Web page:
Amending tax returns may mean repaying SEISS grantsby
Tucked away in the latest guidance on SEISS 4 claims are rules indicating that tax return amendments will affect the amounts claimants are entitled to - with the risk of penalties if they don't own up to HMRC.
The latest Treasury direction covering the fourth Self-Employment Income Support Scheme grant process has now been published, confirming the conditions and calculations for SEISS 4.
Tucked away at the back of this document, and easy to miss, are new rules which mean that amending a tax return could result in having to repay all, or some, of a SEISS 4 grant. Taxpayers and their advisers need to be aware of these new rules and take action if an amended return for any of tax years 2016/17 through 2019/20 is submitted on or after 3 March 2021 and a SEISS 4 grant has, or will be, claimed.
Treatment of amendments
The basic rule for SEISS 4 is that amendments to submitted tax returns on or after 3 March 2021 won’t be taken into account by HMRC when working out eligibility and calculating grants.
If you amend a tax return on or after 3 March 2021, you will need to check what the impact of that amendment would have been on the SEISS 4 grant:
- If the amendment would have resulted in you no longer being eligible for the grant, you will need to pay it back in full.
- If the amendment would have resulted in a lower grant being received, you will need to repay the excess.
This is subject to a de minimis limit, which means that no repayment is needed if:
- the amount of the SEISS 4 grant received was £100 or less; or
- the excess to be repaid is £100 or less.
This requirement only applies to SEISS 4 claims (and presumably SEISS 5, though this is yet to be confirmed). There is no requirement to pay back any amounts received under earlier rounds of grants, where the rules remain that any amendment made after 26 March 2020 is effectively ignored.
Paying grants back
Taxpayer and/or their agents are responsible for carrying out the check and working out whether a repayment is needed as a result of an amended return being submitted.
The Treasury direction states that any amounts to be repaid “must be returned to HMRC immediately”. There is a question mark over what that will mean in practice and it is hoped that HMRC will take a pragmatic approach.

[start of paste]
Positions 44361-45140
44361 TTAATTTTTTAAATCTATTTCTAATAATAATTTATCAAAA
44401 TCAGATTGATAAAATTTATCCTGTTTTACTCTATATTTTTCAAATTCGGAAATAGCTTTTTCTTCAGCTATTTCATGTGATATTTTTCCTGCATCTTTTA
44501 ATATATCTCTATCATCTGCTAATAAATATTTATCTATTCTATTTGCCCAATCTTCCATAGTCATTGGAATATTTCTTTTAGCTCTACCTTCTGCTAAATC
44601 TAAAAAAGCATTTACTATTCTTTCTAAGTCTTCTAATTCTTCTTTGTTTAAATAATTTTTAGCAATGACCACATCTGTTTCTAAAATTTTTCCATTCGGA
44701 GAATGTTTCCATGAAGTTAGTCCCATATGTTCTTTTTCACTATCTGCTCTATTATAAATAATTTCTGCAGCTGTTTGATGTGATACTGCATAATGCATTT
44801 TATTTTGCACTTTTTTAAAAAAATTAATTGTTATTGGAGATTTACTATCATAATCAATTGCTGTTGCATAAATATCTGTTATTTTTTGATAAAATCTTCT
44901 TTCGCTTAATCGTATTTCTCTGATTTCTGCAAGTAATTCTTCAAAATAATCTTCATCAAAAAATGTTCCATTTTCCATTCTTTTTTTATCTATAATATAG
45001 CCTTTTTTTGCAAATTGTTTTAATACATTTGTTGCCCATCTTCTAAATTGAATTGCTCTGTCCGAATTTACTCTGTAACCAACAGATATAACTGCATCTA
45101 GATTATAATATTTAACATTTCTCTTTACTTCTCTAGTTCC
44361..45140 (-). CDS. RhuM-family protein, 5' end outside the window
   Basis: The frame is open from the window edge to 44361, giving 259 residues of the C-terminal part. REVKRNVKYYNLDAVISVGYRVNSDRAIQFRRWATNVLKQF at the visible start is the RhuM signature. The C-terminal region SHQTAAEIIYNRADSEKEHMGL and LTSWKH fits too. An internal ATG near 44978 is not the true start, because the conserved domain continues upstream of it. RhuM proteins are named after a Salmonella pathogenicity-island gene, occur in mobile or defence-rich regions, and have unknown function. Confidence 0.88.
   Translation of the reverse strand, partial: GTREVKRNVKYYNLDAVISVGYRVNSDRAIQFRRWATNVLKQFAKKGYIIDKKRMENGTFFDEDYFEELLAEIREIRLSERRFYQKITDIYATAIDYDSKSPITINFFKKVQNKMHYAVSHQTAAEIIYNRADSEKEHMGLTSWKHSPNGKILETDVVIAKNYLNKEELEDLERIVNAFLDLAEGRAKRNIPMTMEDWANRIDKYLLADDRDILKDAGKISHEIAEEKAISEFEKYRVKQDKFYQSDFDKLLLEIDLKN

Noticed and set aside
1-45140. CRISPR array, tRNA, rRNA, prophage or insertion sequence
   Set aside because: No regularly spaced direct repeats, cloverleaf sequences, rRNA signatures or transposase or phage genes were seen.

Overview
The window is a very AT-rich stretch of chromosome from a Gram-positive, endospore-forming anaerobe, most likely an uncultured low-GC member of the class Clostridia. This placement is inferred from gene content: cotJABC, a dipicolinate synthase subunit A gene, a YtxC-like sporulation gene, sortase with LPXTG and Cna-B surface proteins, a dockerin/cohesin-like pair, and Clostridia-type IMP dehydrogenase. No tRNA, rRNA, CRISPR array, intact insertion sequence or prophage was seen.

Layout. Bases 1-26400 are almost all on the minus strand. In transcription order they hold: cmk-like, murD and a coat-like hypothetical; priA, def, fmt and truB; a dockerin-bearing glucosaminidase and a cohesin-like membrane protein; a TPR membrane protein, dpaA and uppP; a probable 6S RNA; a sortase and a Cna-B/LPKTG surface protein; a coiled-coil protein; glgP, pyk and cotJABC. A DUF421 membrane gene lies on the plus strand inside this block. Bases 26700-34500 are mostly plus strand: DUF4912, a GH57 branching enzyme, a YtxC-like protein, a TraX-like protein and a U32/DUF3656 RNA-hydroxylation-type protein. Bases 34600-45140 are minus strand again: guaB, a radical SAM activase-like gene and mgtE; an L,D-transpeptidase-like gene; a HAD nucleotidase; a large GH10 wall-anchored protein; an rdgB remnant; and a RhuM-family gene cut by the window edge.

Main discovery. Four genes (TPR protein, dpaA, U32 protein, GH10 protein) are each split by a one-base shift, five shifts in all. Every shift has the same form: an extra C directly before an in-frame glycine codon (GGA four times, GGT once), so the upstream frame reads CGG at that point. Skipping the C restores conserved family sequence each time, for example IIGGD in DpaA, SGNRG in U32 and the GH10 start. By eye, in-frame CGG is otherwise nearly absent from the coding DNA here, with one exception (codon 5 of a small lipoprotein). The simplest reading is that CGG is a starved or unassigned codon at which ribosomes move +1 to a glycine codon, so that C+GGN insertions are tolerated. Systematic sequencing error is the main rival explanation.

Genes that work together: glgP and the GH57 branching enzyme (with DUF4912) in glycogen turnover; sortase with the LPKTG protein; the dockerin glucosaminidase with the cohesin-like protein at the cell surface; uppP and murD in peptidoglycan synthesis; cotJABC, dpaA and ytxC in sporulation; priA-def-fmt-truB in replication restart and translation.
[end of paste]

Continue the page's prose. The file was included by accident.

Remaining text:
However, it is probably best to contact HMRC as soon as possible once an amended return is submitted which may affect a grant. We are expecting more details on how to notify HMRC and make repayment to be included on GOV.UK in due course.
Where a taxpayer does not repay an amount due as a result of a return amendment, HMRC will have the power to recover this under Schedule 16 of Finance Act 2020 (as amended by clause 32 of Finance (No.2) Bill 2019-21).
Failure to repay may also attract interest and some quite nasty penalties – where a taxpayer knows that they need to make a repayment, failure to notify HMRC is deemed to be deliberate and concealed, which could result in a penalty of up to 100% of the amount not repaid.
If an agent who is a member of a professional body becomes aware that a client needs to make a repayment, but they refuse to do so, they should consider their obligations under PCRT.
Practical points to consider
The requirement to check the impact on SEISS 4 grants applies to any amendments to returns that were taken into account when calculating eligibility or amount of grant and not just cases of fraud or deliberate inaccuracy. Even where an amendment is required due to an innocent error, or because estimated figures were used in the original return – something which may be more common this year due to COVID – the taxpayer or agent will need to check the position.
It is not just amendments submitted after the SEISS 4 grant is claimed that need to be considered. Any amendment made on or after the 3 March 2021 cut-off date to a return on which the grant figure depends won’t be reflected in HMRC’s eligibility check or grant calculation for SEISS 4.
If an amendment has been submitted after that date, but before claiming SEISS 4, the claimant should recalculate the amount they receive and pay back any excess to HMRC quickly.
Taxpayers and agents checking the impact of amendments on grants originally calculated by HMRC will need to reverse engineer the figure and recast it using the amended return figures. It is therefore very important to encourage those claiming SEISS 4 grants to keep a copy of the “How we have worked out your grant amount” information supplied by HMRC when making claims.
One other area of concern is lack of awareness of these new rules among taxpayers and agents. There is no time limit beyond which amendments no longer need to be considered, so it could be that changes to returns made some time after claiming a SEISS 4 grant could require a recalculation.
HMRC is considering more active communication around this new rule, to ensure taxpayers and agents are aware of consequences of submitting amended returns.
Finally, as SEISS claims can only be made by the taxpayer, an agent could submit an amended return without being aware that their client has claimed a SEISS 4 grant. It is therefore worth asking any clients for whom you are submitting amended returns whether they have claimed, or will be claiming, a SEISS 4 grant.
You might also be interested in
Emma a technical officer with the Association of Tax Technicians (ATT). Her background is in corporation tax and she also has a focus on VAT.
She trained with Deloitte, working in both their London and Leeds offices, and also spent a short time working in a specialist consultancy firm providing advice to other practitioners before joining...